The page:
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After buying five homes and selling four, I have learned a thing or two about the process, like up-front costs and how to negotiate after an inspection. Having a knowledgeable, attentive, and understanding realtor has played a major role in getting us into our dream home. A huge shout out to Lesli Gibson from Maywright Property Co.!
#1. How do you weigh the pros and cons of a move-in ready house vs. a fixer upper?
I have experience buying both — and have my own personal opinion about this. After buying 3 “fixers,” I decided to buy a “move-in ready” house, and it was a huge regret. This is a personal opinion and completely depends on you!
I went with a move in ready house at the time because it felt so stress free, and surprise — maintenance and project-wise it was! I could move in and decorate right away. We wouldn’t have to spend all of our extra time and money (which isn’t a lot) on the house. We could focus on spending quality time with one another, growing our family, traveling, experiences, etc.
All of that said, the renovated house didn’t leave a lot of room to make the spaces feel like our own. I didn’t get as attached to the house because my blood, sweat and tears didn’t go into restoring it.
Fixers can also be an amazing investment. Renovated homes don’t leave a lot of room to make money when you do decide to sell the house, especially when you take into account all the fees. If you do buy a new or renovated home, make sure you plan to stay there for a long, long time!
#2. What are all the little costs to consider when buying a new house?
Most people consider their downpayment and monthly payment, but there are actually several other costs associated with buying a new home. Some other costs to consdier include:
- Earnest money
- Closing costs (loan fees etc.)
- Realtor commissions
#3. When did you know you were ready to buy?
I am a HUGE proponent of buying instead of renting! When you pay rent, you never see that money again. When you .buy a house you should reap the rewards when it comes time to sell. I decided to buy a house before I could even afford to, and I can’t tell you how much it paid off! I was able to pay off $40,000 in student loans over 6 years by buying, renovating and selling my primary residences. Even though buying a house feels like you’re spending a ton of money … you are investing that money, not throwing it away.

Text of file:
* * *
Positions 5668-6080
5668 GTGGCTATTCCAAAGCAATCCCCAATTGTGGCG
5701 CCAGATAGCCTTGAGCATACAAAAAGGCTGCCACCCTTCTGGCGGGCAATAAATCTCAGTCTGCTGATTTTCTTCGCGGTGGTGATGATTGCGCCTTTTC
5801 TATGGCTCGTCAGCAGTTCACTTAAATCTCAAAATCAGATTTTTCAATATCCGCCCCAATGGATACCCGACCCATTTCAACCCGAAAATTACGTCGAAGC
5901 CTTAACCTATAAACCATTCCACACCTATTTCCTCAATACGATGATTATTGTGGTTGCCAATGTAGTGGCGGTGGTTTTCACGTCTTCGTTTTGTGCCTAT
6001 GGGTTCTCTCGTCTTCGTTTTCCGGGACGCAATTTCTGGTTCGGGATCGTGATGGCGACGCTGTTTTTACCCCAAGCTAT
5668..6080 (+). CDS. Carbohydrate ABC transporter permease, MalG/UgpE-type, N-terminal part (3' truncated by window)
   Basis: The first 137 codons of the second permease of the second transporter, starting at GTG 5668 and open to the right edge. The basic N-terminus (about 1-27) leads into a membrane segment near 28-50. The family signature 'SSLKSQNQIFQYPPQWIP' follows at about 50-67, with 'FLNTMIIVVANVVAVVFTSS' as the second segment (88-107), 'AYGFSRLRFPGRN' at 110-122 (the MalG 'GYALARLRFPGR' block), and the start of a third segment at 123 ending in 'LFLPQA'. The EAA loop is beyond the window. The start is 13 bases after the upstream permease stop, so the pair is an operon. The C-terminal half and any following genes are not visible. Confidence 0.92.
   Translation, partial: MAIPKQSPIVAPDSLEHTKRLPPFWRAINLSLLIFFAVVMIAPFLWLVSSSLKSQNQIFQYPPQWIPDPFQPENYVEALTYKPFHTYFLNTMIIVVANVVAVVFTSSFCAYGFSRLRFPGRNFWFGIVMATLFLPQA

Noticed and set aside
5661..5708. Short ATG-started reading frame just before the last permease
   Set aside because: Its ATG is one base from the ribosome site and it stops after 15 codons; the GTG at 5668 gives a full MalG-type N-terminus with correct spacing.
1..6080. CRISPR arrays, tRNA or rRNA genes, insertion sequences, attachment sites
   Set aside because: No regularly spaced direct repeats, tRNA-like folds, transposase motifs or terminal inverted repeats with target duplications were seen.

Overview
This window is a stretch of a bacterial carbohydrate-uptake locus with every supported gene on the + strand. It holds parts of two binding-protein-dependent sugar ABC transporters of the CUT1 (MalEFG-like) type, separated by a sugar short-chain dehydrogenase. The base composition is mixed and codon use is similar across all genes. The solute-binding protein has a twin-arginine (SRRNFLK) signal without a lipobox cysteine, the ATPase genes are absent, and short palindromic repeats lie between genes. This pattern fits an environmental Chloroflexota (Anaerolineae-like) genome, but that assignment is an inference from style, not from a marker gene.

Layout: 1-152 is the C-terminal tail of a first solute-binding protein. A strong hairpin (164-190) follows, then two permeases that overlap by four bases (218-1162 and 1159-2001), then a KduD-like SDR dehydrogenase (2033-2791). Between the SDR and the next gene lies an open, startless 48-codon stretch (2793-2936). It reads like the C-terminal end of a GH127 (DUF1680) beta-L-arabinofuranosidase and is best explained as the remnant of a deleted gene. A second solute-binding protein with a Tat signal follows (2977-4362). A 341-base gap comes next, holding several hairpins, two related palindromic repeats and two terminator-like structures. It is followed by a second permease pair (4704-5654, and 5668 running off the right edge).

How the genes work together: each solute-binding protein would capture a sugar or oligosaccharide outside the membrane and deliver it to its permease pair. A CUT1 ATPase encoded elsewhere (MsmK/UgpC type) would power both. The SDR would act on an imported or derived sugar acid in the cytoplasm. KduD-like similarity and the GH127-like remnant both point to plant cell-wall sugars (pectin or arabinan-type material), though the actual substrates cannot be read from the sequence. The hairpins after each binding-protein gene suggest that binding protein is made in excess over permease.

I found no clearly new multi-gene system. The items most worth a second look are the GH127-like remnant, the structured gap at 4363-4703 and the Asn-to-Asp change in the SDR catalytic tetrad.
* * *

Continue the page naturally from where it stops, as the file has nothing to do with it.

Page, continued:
#4. What are your top priorities for furnishing and updating when you first move in?
The very first thing I do when I close on a new house is paint! It’s a fairly easy and affordable project that makes a MAJOR impact. New paint also makes everything feel clean and fresh. Behr Marquee is my absolute favorite paint and I’ve used it in all 5 of my houses. I highly recommend investing in a couple of good paint brushes and drop cloths.
When it comes to furnishings, I utilize what I already own and then identify major gaps. We lived without a sofa for a couple of weeks in our third house, and it drove me insane! Ask yourself where you generally spend the most time and focus on those big pieces first. I think a bed/mattress goes without saying! We have the Awara mattress and it’s amazing.
#5. What should I communicate to my realtor when I first start the search?
First off, your budget and desired locations! That will help narrow the search tremendously. You also want to communicate size, number of beds/baths, style of home (ranch/two story etc.), type of property (yard or no yard), any design preferences (are you a sucker for mid-century modern or looking for something traditional?).
#6. How to politely tell your grandma you won’t be using her as a realtor.
I’ve used a family member as my realtor before, and I will never do it again. Hire someone who is completely third-party (but highly recommended) to help you navigate the market. There is a lot of communication and behind the scenes paperwork that goes into buying a house, and it’s a lot easier to express your feedback to someone not related to you!
#7. How do I figure out what I can actually afford?